that's what ice fishermen use, the hex headed version of sheet metal screws

1/4" to 3/8" should work good for boots.

Flag Reply +6 rate up
1 reply
wittlief wittlief February 12 2014 at 4:08 PM

and needless to say, take them off before you walk around in your house........

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3 replies
kimcrdr February 12 2014 at 4:19 PM

Heres hoping everyone in that storms path stays warm, We went two weeks without power last time we had an ice storm, it is miserable, Goodluck to all, you will eventually thaw out!!

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2 replies
ricksgcoat kimcrdr February 12 2014 at 4:49 PM

Thank you for your kind words. Governor Deal, Mayor Reed, Georgia State Patrol, Georgia Power, DOT and others have done an outstanding job this time. I'm sitting at home waiting for the thaw.

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MIKE HALL kimcrdr February 12 2014 at 6:08 PM

thank you so much for the kind words.

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oldalto February 12 2014 at 4:30 PM

I loved the photos in the slideshow above with the kids making a snowman. At least somebody gets to have a little fun.

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Curt's Stuff February 12 2014 at 4:31 PM

Back to back winter storms in Atlanta??

Makes you wonder if there isn't some sort of global weather change taking place.

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3 replies
delmail333 February 12 2014 at 4:36 PM

I'm in SC right now & Wanted to say thanks to those of you sending well wish's !, No we are not prepared for Ice weather like this & Thank God the Power is still on ! .
I spent a lot of time this past summer cutting firewood as I had a feeling this was going to be a rough Winter for SC, It is coming in very handy right now ! .
I bought a Generator about 10 or 12 years ago & to this day it has never even been started up, But if the weather gets much worse I'll be getting it out .
Also I have Family in NY I even they have said how bad it has been up there this year & more on the way .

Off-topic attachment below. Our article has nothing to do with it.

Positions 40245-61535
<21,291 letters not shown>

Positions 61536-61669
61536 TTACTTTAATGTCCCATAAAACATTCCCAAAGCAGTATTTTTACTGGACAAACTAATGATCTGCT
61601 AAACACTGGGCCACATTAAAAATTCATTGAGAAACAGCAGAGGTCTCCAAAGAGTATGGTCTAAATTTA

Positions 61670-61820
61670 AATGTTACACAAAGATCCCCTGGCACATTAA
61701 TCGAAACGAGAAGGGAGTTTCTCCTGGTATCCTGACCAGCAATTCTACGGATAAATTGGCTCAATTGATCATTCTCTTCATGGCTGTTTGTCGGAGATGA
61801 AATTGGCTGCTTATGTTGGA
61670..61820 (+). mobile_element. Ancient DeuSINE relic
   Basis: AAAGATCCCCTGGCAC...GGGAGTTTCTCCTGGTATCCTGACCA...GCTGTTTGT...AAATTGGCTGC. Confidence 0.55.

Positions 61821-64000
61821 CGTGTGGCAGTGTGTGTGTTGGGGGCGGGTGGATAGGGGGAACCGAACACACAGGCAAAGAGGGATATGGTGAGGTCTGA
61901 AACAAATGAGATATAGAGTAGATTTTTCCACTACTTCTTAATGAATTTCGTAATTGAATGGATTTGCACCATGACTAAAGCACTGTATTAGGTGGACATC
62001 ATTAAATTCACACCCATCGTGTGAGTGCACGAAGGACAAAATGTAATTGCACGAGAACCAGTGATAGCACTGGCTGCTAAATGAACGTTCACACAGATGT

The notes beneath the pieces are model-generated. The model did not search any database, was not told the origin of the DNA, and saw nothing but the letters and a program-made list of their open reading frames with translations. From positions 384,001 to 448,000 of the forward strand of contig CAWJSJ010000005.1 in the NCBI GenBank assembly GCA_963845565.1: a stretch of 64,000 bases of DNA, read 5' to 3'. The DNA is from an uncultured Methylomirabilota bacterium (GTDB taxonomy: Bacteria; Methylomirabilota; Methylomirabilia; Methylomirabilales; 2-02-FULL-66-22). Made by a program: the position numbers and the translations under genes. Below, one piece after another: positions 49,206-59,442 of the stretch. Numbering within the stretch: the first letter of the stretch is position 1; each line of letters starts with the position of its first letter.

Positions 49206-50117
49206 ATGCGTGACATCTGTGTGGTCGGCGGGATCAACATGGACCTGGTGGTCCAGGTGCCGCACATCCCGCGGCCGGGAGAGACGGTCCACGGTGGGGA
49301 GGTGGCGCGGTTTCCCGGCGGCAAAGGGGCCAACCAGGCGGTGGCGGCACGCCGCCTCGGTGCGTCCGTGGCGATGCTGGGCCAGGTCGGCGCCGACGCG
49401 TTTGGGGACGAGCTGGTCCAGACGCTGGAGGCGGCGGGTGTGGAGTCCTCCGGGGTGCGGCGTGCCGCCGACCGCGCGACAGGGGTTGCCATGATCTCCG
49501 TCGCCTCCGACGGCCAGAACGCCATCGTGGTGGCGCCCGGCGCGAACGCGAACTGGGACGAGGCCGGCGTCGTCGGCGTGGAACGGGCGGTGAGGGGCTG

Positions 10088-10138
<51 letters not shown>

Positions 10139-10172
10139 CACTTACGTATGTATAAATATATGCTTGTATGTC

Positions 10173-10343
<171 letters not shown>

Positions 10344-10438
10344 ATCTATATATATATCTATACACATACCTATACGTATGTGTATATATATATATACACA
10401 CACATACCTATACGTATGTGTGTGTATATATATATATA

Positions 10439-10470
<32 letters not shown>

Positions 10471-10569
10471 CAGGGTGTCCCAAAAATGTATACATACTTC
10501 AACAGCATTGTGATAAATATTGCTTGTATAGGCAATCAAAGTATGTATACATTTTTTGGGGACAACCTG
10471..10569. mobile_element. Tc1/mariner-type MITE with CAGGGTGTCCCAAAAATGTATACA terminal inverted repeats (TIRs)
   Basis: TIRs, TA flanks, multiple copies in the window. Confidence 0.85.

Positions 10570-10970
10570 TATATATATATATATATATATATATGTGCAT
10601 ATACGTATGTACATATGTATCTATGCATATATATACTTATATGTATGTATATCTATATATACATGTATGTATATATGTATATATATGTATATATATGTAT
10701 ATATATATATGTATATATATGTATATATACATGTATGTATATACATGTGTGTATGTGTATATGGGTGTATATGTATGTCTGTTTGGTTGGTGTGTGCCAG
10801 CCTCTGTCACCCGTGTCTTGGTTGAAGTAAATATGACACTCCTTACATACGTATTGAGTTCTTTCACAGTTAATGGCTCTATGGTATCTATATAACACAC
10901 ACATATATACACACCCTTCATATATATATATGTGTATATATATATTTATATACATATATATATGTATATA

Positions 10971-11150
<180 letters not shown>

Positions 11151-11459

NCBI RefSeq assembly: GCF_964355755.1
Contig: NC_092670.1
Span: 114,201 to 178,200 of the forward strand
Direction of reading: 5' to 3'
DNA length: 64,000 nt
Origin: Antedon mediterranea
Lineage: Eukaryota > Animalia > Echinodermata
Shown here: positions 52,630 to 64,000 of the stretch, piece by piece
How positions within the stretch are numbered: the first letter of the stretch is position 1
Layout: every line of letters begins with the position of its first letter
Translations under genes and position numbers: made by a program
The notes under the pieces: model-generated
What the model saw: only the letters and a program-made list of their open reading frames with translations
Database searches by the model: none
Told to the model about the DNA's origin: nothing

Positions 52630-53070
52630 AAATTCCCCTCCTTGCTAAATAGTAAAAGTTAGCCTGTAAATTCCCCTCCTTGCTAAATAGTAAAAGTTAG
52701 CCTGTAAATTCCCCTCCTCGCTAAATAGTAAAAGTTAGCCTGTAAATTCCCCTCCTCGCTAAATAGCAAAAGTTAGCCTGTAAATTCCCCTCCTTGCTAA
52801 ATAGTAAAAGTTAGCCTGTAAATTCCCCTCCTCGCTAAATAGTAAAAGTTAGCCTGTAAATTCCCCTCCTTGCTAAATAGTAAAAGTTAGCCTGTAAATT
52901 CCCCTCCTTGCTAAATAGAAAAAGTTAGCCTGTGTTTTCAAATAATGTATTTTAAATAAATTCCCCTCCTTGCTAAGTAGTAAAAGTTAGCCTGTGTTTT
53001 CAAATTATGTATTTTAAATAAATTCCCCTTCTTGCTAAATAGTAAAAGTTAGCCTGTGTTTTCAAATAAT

Here is Hoping ALL of you are OK !

Flag Reply +7 rate up
kayciaccio February 12 2014 at 4:37 PM

My heart goes out to anyone getting hit with this storm!!

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2 replies
vtmilitia kayciaccio February 12 2014 at 4:53 PM

Pray for S. Vt. we're due for a foot of snow and wind. Let's see,4wd 3/4 ton truck gassed, check. 4wd one ton gassed, check, 1959 Willys with plow gassed, check. 18,000 watts worth of generators ready to go, check. Freezer stuffed with venison and rabbit check. I'm not seeing an issue here.

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1 reply
J E KOLASH vtmilitia February 12 2014 at 5:40 PM

Redneck moonshine jug filled and ready..check

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MIKE HALL kayciaccio February 12 2014 at 6:06 PM

thank you for being civil ,too many clowns at home in mommies basement , writing and wishing such bad luck on the people in the south.

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keithdelliott February 12 2014 at 9:16 PM

Just FYI - We in the "northeast" are not so "already sick-of-winter". Snow is normal in the winter in New England, as is ice. Snow in New England is like june bugs in Georgia. However, I'm sure the South is "already sick-of-this-winter." Stay warm... it will melt soon. It always does.

Flag Reply +4 rate up
woodmeistera1 February 12 2014 at 3:33 PM

Being without electricity for 7 days can be considered catastropic when its 20 degrees. Happened to us in '06. Not the cozy movie and munchie environment I am hearing about.